Image Gallery: My week with Google Glass

How a product most people wouldn't dream of buying can get you thinking about what you want from technology.

The author wearing Glass. Too weird/meta/creepy?
Credit: ITworld/Kevin Purdy

I wore Google Glass daily for a week, and I've worn a Glass headset occasionally since then. I have the dog pictures and bicycle videos to prove it. But I can't get over the impression that Glass is a strange hobby for Google.

My week with Glass mostly served as a glimpse into a future where you and the web know each other so well that you only need to occasionally glance at each other to stay plugged in and helpful. There was also a hint that you, as a normal human, could someday wear them to your niece's birthday party.

Note: This slideshow accompanies our story 7 days with Google Glass. Click through to that story for more on the Glass experience.

My Glass guide, who knew exactly when the first photo was coming.
Credit: ITworld/Kevin Purdy
Day 1: Glass guide

Before you wear a Glass headset, you get an hour-long tutorial on the whole Glass process in the office, with a Glass Guide. My Glass Guide was a friendly, eager young woman who was remarkably unshaken by my litany of questions. She made sure the Glass headset fit and displayed properly. I snapped a photo, shot a video, and looked up directions to a nearby burger joint.

New Yorkers paying me no mind.
Credit: ITworld/Kevin Purdy
Day 1, cont.: Hitting the streets

After Glass was connected by Bluetooth to my Android phone (and tethered to its data whenever not on Wi-Fi), I was set free upon the people and streets of Manhattan. I tried to find the quietest voice level one could use to talk to Glass on a crowded city street. I mumbled a lot.

My dog Howard, dealing with the future of face-cameras.
Credit: ITworld/Kevin Purdy
Day 1, cont: Goodnight Glass

Heading home after picking up Glass, I try to power Glass on at the airport and promptly receive a warning about a 6% battery level. I kill that last bit of battery trying to connect to a free Wi-Fi spot that requires a click-to-agree web page visit. I charge Glass on the plane, though, and snag a rather adorable smush-face shot of my dog Howard upon arriving home.

The author, at left, captured by someone testing out Google Glass
Credit: ITworld/Kevin Purdy
Day 2: Coworkin'

I work at CoworkBuffalo most weekdays, with a number of programmers, designers, and tech-savvy laptop warriors. I spend most of the morning after my Glass pick-up explaining what Glass does, how it works, and loaning out my headset for test runs, while I write up my first 24-hour impressions.

Here I am, at left, captured by someone testing out Google Glass.

A friend who inadvertently took a meta/privacy/sharing/reflection shot.
Credit: ITworld/Kevin Purdy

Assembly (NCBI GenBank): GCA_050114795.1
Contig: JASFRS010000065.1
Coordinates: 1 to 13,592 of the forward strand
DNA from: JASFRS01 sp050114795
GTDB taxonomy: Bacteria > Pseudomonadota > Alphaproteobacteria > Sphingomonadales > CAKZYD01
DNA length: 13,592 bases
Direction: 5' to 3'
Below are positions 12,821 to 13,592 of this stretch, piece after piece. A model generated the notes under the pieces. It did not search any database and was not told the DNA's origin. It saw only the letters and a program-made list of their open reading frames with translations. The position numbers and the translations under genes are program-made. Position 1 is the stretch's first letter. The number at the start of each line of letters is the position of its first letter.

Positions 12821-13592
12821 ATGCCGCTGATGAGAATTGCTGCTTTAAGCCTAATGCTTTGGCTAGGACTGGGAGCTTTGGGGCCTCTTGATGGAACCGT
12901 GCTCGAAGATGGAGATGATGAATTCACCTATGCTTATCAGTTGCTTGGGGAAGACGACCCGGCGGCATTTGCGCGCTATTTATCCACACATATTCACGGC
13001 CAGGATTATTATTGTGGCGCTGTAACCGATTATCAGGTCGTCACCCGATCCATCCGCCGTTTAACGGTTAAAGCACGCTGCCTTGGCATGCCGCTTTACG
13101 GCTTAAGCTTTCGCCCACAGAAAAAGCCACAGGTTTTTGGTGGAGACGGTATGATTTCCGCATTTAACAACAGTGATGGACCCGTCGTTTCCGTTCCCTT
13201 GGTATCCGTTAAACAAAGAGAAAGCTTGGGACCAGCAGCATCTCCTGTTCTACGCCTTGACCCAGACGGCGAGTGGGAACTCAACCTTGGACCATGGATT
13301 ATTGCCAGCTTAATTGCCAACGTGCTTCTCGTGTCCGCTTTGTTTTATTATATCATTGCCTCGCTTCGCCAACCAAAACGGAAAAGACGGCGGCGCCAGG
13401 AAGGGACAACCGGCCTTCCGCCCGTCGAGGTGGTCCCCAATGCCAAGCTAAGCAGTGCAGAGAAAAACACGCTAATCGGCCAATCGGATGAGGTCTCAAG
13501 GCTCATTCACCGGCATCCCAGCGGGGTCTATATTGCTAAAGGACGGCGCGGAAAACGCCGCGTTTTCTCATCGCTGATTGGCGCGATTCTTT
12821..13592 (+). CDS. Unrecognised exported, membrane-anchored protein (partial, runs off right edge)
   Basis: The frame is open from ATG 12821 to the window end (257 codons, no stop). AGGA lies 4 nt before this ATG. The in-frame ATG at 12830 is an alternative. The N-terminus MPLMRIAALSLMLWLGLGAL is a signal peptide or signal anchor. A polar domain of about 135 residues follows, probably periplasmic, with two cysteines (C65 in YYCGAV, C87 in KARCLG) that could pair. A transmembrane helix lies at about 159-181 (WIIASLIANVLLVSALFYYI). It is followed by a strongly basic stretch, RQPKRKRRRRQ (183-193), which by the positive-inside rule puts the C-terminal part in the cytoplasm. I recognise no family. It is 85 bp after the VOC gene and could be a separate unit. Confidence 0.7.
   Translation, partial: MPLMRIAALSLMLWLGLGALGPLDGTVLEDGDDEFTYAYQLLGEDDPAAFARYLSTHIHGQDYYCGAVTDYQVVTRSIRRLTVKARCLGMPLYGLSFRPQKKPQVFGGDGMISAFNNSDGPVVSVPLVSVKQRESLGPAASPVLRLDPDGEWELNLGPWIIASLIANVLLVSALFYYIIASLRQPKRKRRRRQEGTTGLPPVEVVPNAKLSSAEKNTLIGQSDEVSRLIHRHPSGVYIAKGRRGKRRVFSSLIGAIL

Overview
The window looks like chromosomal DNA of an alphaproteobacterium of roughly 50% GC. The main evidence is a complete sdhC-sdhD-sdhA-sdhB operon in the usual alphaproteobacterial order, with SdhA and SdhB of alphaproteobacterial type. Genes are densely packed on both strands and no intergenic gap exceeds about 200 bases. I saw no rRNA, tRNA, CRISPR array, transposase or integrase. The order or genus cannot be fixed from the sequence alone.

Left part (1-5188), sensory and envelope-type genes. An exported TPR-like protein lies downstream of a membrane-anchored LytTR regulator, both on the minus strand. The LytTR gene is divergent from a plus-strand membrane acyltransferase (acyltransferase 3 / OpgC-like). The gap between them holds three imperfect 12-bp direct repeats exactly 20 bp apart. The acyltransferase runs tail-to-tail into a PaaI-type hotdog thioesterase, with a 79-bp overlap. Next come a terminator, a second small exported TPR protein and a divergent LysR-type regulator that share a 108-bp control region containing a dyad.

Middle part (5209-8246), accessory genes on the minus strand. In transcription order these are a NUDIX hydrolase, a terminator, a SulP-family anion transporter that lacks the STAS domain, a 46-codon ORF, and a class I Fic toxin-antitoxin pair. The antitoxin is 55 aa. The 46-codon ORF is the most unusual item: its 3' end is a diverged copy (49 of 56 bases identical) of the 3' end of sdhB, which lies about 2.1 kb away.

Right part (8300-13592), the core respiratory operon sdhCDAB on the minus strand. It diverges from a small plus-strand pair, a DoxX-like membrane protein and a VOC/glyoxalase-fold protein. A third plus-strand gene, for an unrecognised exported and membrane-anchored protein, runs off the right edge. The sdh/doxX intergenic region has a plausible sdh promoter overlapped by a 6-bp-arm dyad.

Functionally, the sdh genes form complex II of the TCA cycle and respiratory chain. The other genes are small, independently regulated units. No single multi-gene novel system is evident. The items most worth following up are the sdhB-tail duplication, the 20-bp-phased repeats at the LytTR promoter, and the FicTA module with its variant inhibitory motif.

Day2, cont.: Oops!

I bring Glass over to a friend's house that night. He is, after about 10 minutes of verbally admonishing the headset, entirely done with it. But not before he accidentally shares a photo of himself on Google+ with this caption: "oh crap I think I just shared something with you." The look on his face is exactly what critics of a too-connected society are looking for.

Day 3: Terminator

For 30 minutes on a Saturday, I aim to live like the interesting people in Glass demonstration videos.

Except reaching up to tap Glass while you're running doesn't work, at all. The "OK Glass" screen is dismissed immediately, because your head is bouncing from running, so Glass must be overcorrecting for false look-up positives. You could still reach up and awkwardly finger about for the manual camera trigger, but responding to texts or getting directions is out of the question.

Still, it was kind of neat getting proof that my dog is a track star. And hearing one neighbor's reaction: "You look like the Terminator, and you're after me!"

Credit: ITworld/Kevin Purdy
Day 4: Gen Con?

I let another friend try out Glass while on a walk. We try to imagine some realistic scenarios where Glass would be really, truly useful:

- Bicycling in unknown territory (needing directions, snapping photos)
- Skiing (video and ski trail maps)
- Bakers, brewed coffee snobs, sculptors, and other people who work with their hands but might need to stay receptive (text messages, photos)
- Scouting locations for films, for office space, and so forth (photos and Google+ photo sharing).
- Situations where you will need to look up things quite frequently (art galleries, tourist trips ... Gen Con?)

Yet the drawbacks come up before we even make it home.

Capturing what it is I do. Which is thrilling.
Credit: Kevin Purdy/ITworld
Day 5 and beyond

After the initial testing, Glass has become an "extra thing." It's something I might wear if I know keen photos are a possibility, or if I'll need heads-up navigation, or just want to freak people out. It's nowhere near a part of my everyday life. (The photo captures my everyday life, which is thrilling). Until it somehow breaks its chicken/egg lack of ubiquity, there will not be much demand to bring it along. Honestly, I already have vast quantities of smartphone photos I ignore and leave disorganized, and I prefer to do my knowledge quests in their proper time and place: that is, when I'm supposed to be working, but desperately want to do anything else.

Credit: ITworld/Kevin Purdy
A worthy experiment

When you are wearing Glass, in this very early stage, you are inviting even more scrutiny, centering the public lens on the technology you have out in front of others. You are giving yourself constant physical access to a realm of messages, searches, and camera functions that most people have to reach into their pockets to obtain. This is the experiment Google is performing in public with Glass: where is the tension point with the information we can keep at our fingertips, in our field of vision, awaiting our verbal command?